The Freshwater Habitats Trust (FHT) was appointed as the catchment host for the Ock in 2013 and is leading the development of the catchment partnership with the support of the Environment Agency.
The Ock rises in Little Coxwell (SU 280935) and flows eastward for 38km to join the Thames at Abindgon (SU496967). The Ock catchment is characterised by clay, but is bordered to the north by limestone and sandstone which form a small escarpment, and to the south by chalk which forms an upland ridge (the Ridgeway) which rises to a maximum of 240m at White Horse Hill. Spread across the catchment are a range of springs, headwaters, ponds, small lakes, and the larger streams and rivers. The catchment is also well-known for its fens, and wet meadows, all of which are affected by the quality and quantity of the water in the environment.
The Ock receives contributions from a number of spring fed tributaries including the Letcombe and Ginge brooks. Other major tributaries of the Ock are: Childrey, Cherbury, Frilford, Marcham, Sandford, Land, Stutfield and Cow Common brooks.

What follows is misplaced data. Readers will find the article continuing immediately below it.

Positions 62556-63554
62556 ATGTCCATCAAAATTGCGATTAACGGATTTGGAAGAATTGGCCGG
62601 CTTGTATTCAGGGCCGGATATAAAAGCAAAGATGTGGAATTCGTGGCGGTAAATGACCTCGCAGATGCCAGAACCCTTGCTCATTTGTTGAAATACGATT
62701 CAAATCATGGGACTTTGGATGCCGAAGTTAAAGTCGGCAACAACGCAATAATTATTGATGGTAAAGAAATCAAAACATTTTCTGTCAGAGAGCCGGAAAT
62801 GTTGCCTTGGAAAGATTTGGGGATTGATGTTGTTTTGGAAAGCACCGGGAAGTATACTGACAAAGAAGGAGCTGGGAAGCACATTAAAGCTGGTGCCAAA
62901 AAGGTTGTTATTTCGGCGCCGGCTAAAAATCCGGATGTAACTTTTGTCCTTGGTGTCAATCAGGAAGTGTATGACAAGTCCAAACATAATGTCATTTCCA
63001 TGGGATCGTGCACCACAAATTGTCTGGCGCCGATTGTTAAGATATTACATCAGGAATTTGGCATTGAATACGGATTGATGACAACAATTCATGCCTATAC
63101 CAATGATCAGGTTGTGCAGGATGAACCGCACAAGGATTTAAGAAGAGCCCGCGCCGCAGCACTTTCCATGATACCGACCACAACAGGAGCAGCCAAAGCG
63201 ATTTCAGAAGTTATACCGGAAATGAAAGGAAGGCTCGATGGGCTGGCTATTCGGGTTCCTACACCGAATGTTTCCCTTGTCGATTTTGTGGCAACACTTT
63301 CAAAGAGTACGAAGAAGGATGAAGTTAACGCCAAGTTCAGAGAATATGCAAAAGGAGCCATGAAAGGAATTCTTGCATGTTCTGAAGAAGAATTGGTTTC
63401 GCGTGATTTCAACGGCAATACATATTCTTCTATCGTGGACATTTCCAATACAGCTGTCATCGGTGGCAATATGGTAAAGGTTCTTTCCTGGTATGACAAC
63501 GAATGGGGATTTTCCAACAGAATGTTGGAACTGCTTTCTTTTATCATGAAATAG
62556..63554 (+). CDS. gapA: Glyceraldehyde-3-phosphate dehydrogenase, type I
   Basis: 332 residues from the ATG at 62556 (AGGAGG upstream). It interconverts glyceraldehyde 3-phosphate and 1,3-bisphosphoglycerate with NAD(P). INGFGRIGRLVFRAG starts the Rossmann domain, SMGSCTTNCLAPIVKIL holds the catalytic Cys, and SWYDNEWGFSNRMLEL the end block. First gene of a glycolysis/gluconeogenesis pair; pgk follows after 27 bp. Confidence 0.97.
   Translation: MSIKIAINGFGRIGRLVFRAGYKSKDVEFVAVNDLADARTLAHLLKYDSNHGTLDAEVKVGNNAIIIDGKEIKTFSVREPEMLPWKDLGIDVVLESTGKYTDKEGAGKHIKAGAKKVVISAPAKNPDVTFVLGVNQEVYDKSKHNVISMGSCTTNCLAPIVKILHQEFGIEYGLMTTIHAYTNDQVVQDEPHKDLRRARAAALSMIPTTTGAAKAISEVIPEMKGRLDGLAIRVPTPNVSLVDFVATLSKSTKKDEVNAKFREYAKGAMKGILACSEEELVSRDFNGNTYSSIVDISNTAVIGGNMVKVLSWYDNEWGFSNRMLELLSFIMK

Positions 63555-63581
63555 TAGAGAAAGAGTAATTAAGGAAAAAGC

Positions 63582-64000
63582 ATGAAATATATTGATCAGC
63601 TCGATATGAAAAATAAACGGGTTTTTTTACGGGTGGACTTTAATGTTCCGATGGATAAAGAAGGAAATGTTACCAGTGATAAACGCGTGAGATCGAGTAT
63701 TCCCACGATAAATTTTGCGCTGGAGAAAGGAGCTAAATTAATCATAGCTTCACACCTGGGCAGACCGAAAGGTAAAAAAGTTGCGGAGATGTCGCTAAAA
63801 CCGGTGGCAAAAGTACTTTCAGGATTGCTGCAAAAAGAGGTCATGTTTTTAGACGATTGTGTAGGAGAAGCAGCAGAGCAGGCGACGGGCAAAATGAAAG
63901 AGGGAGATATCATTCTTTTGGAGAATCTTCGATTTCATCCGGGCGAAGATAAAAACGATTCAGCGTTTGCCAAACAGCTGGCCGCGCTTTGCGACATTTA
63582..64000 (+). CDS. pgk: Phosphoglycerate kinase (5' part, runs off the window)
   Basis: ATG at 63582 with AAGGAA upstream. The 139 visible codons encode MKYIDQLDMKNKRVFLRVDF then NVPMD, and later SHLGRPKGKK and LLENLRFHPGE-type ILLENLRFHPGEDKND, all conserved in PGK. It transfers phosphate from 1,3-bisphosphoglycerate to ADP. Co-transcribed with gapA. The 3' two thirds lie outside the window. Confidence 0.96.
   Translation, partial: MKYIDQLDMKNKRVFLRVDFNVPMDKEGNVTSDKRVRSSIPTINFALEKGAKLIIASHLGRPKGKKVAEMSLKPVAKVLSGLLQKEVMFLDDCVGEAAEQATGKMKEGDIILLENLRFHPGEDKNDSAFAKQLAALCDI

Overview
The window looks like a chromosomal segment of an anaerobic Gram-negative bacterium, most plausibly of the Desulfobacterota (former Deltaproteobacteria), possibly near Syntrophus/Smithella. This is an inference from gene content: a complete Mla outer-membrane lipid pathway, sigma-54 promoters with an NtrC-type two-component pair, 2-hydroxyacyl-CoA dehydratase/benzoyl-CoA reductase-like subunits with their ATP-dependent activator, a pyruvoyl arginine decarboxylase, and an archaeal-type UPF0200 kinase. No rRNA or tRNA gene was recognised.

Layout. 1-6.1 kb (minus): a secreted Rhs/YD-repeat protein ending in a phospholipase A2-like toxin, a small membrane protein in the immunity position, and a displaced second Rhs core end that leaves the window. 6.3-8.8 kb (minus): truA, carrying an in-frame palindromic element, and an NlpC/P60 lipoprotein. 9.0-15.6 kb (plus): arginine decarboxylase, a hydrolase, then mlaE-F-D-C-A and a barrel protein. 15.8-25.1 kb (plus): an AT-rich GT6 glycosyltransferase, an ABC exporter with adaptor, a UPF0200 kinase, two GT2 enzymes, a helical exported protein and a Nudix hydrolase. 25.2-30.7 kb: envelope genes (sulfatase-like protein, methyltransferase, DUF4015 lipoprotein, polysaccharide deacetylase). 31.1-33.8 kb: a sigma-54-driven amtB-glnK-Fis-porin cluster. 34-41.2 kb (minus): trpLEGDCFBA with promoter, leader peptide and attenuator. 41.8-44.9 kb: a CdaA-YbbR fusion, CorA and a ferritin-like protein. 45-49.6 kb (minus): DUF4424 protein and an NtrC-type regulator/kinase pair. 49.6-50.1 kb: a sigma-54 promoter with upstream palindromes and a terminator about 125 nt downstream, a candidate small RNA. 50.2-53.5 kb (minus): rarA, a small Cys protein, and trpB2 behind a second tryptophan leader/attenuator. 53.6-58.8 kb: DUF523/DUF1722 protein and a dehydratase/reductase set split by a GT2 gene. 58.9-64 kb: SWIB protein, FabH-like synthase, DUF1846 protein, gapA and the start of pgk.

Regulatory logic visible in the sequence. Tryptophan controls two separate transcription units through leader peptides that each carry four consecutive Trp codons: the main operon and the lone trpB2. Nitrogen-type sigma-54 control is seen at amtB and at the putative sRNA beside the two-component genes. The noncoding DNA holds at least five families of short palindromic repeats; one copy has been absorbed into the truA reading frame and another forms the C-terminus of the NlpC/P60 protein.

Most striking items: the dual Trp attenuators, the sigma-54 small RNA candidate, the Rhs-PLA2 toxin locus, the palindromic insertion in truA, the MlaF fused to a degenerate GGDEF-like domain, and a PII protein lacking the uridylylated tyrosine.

In addition to the defined catchment of the Ock itself, the Ock Catchment Partnership also encompasses the section of the Thames running through Oxford and Abingdon from the Evenlode confluence to the Thame confluence. The major tributaries contributing directly to the Thames in this section are the Ginge and Mill brooks (Drayton), the Moor and Ladygrove Ditch (Didcot) and the Northfield Brook (Oxford).
The 2013 water quality data from the Environment Agency suggests that water quality across the different streams and brooks is generally “Moderate” or “Poor”.
Factors influencing the water environment in the Ock catchment are likely to be rural and urban diffuse pollution, waste water discharges, road run-off, loss of habitat and biodiversity and invasive non-native species. Flood management is both currently in the spotlight and also a longer-term issue that needs careful deliberation and planning.